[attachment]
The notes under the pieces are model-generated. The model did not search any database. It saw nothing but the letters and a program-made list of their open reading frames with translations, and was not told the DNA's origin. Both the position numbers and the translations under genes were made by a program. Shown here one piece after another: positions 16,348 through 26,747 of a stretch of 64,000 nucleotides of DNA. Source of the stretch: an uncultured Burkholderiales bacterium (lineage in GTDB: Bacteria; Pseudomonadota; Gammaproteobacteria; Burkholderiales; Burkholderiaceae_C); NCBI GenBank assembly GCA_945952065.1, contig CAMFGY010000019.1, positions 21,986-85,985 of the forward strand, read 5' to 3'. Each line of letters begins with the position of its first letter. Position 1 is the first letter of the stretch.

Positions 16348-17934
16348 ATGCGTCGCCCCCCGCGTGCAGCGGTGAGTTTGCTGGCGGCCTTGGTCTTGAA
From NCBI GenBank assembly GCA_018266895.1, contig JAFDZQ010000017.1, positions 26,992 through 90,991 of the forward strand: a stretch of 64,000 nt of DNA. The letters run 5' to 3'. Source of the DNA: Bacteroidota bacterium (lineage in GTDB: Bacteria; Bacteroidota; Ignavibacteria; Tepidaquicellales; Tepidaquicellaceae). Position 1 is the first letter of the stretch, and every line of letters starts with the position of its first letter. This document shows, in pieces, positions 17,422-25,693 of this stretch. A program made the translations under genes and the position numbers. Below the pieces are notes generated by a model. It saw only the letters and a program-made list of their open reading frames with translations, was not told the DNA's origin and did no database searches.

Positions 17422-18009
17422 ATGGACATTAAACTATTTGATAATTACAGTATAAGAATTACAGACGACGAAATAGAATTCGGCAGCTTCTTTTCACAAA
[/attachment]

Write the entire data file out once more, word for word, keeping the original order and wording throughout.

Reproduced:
The notes under the pieces are model-generated. The model did not search any database. It saw nothing but the letters and a program-made list of their open reading frames with translations, and was not told the DNA's origin. Both the position numbers and the translations under genes were made by a program. Shown here one piece after another: positions 16,348 through 26,747 of a stretch of 64,000 nucleotides of DNA. Source of the stretch: an uncultured Burkholderiales bacterium (lineage in GTDB: Bacteria; Pseudomonadota; Gammaproteobacteria; Burkholderiales; Burkholderiaceae_C); NCBI GenBank assembly GCA_945952065.1, contig CAMFGY010000019.1, positions 21,986-85,985 of the forward strand, read 5' to 3'. Each line of letters begins with the position of its first letter. Position 1 is the first letter of the stretch.

Positions 16348-17934
16348 ATGCGTCGCCCCCCGCGTGCAGCGGTGAGTTTGCTGGCGGCCTTGGTCTTGAA
From NCBI GenBank assembly GCA_018266895.1, contig JAFDZQ010000017.1, positions 26,992 through 90,991 of the forward strand: a stretch of 64,000 nt of DNA. The letters run 5' to 3'. Source of the DNA: Bacteroidota bacterium (lineage in GTDB: Bacteria; Bacteroidota; Ignavibacteria; Tepidaquicellales; Tepidaquicellaceae). Position 1 is the first letter of the stretch, and every line of letters starts with the position of its first letter. This document shows, in pieces, positions 17,422-25,693 of this stretch. A program made the translations under genes and the position numbers. Below the pieces are notes generated by a model. It saw only the letters and a program-made list of their open reading frames with translations, was not told the DNA's origin and did no database searches.

Positions 17422-18009
17422 ATGGACATTAAACTATTTGATAATTACAGTATAAGAATTACAGACGACGAAATAGAATTCGGCAGCTTCTTTTCACAAA